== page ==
Our class will communicate with each other through a Facebook wall entitled “HSTS 4241/5410: History of Rock and Roll.” I will post relevant links, encourage discussion, and communicate with you through ourclass wall.
You do not have to “friend” me to use the wall. In fact, I do not friend students during the semester. If youdo not have a Facebook profile, you must get one. It is easy to establish and you do not have to provide anypersonal information for public consumption. You my even employ an alias, if you wish. Please see meduring office hours if you have any questions.
The use of Facebook is required.
Scrbd.com is a self-publishing site. I post readings for the class here and link the documents to our Facebook wall. You can print the materials from the site (be sure to choose the download and print option).
Kelly Schrum, Alan Gevinson, and Roy Rosenzweig,
U.S. History Matters: A Student Guide toU.S. History Online
This index lists online archives for historical resources. It is outside of my office.
On Mary Livermore Library’s “Electronic Resources” page, choose “History” in the “Databasesby Subject” pull-down tab.
America History and Life
 New York Times
Accessible Archives
America's Historical Newspapers: 1690-1922
On Mother Internet
Making of America: http://moa.cit.cornell.edu/moa/ 
Library of Congress Digital Collections Page http: //www.loc.gov/library/libarch-digital.html
Historical Newspapers Online: http://gethelp.library.upenn.edu/guides/hist/onlinenewspapers.html
Essays: 100 points each/400 total points
These assignments require you write a five-page essay combining information from lecture, supplementalreading, and the monographs you’ll read over the course of the semester. I’ll pose a question that you’llanswer using the materials at hand. You’ll be graded on your ability to express an argument with a thesis, todefend that thesis with evidence culled from the material mentioned above, and to exhibit higher-orderedanalytical and critical thinking skills. I’ll also evaluate grammar, formatting, and style.
Album Review: 300 points
200 for preparatory writing and research assignments [detailed explanation on Album Review handout]
Proposal/initial bibliography [50 points]
Annotated index cards/bibliography [50 points]
Outline [50 points]
Rough draft [50 points]
100 for final draft
This assignment requires that you write an eight to ten page analysis of an album’s historicalsignificance. You’ll be graded on your ability to express an argument with a thesis, defend thatthesis with evidence culled from the material mentioned above, and to exhibit higher-orderedanalytical and critical thinking skills. I’ll also evaluate grammar, formatting, and style. Your goal isto write a conference-quality paper that you can present at PURC or an undergraduate levelconference.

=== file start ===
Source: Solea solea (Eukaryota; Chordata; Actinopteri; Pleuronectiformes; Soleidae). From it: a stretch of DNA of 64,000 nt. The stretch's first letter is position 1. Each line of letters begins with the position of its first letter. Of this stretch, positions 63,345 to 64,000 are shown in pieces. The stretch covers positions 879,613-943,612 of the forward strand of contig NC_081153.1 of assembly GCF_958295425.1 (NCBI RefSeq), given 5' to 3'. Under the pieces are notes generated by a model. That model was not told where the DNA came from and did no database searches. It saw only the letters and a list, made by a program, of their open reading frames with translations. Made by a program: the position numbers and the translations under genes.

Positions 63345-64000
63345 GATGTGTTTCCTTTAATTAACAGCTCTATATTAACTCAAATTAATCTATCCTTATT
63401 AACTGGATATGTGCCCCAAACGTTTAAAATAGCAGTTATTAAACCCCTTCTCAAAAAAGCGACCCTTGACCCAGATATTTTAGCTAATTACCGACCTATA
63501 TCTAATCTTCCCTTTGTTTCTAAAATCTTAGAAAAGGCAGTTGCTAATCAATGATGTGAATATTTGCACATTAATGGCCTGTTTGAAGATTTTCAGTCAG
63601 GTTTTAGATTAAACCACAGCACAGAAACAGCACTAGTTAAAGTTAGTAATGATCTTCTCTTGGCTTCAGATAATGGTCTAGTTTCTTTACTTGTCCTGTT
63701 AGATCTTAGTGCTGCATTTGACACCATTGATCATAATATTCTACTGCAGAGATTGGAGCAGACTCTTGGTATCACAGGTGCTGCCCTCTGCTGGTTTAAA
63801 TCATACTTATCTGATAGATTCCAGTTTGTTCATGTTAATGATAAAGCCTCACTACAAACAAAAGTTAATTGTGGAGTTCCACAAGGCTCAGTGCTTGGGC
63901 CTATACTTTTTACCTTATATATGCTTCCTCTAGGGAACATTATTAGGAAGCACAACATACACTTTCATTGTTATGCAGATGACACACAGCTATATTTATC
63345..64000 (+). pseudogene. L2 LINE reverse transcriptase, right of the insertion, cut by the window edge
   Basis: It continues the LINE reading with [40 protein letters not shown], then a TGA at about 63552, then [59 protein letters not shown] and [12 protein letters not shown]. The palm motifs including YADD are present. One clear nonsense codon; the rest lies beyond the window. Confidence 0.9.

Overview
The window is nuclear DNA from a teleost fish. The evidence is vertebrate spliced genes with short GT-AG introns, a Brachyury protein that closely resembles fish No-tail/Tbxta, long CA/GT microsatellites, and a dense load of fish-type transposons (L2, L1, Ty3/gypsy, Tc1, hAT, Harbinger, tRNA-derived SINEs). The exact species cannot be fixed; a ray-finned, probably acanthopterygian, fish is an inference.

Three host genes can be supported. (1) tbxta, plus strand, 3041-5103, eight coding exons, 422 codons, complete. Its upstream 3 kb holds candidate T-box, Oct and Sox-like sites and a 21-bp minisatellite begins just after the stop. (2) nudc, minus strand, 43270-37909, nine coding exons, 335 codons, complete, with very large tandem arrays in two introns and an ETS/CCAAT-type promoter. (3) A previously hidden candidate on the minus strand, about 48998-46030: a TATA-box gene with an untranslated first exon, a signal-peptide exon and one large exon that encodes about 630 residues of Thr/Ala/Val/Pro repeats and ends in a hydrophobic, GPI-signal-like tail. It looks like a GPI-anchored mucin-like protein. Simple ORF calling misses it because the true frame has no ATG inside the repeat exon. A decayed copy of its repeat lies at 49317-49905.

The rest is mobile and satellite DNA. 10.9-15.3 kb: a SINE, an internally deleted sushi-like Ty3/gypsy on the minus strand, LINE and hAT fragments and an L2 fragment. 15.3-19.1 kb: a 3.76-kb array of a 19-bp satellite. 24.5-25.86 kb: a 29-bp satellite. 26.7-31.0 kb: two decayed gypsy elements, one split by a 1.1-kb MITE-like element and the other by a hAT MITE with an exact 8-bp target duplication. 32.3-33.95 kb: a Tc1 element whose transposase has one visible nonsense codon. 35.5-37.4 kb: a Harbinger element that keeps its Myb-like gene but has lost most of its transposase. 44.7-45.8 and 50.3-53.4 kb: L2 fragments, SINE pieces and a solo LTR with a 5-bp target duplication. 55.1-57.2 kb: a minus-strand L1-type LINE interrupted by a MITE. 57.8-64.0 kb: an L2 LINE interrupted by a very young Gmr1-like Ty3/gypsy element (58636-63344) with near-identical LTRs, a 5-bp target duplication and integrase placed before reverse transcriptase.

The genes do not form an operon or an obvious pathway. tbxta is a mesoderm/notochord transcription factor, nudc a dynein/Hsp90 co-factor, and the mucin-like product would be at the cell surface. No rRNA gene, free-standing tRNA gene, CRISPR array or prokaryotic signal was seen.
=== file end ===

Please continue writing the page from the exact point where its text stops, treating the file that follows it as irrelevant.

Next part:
Class Participation: 100 Points
40 points for two topical academic journal article bibliographies related to our monograph reading.
Theseshould list five items—web pages are not allowed.
This must be cited according to Chicago Manual of Style and include a 3-5 sentence annotation that shows you know the author’s argument, how they defendedthat argument (rhetorical strategy and evidence), and convey what you learned from the article. You shouldstate the topic of your bibliography in the heading. I grade these on your ability to find appropriate sources,format the citations correctly, and annotate them meaningfully—that includes content and grammar.
40 points for general discussion contributions both in-class and online. I grade both on quantity and quality;I cannot grade you in this category if you miss class regularly. I will provide you with informal updates onyour progress in this area.
20 points [2x @ 10 points ea] for constructing questions for book discussion on two occasions this semester[a sign-up sheet will circulate through class on 8/22].
Various assignments that I see fit to assign:
These are generally worth 10 points each; I assign them when I feel like the class needs extra incentive toprepare as well as possible for class.
I do not take attendance in this course. If you miss what I consider an excessive amount of class meetingsand do not turn in work, I reserve the right to discuss with you whether or not you should continue in theclass.
I will return assignments related to the Album Anlaysis via personal meetings. This gives us a chance to talk face to face about your project, which I know is important to completing successful research projects.

You're Reading a Free Preview

/*********** DO NOT ALTER ANYTHING BELOW THIS LINE ! ************/ var s_code=s.t();if(s_code)document.write(s_code)//-->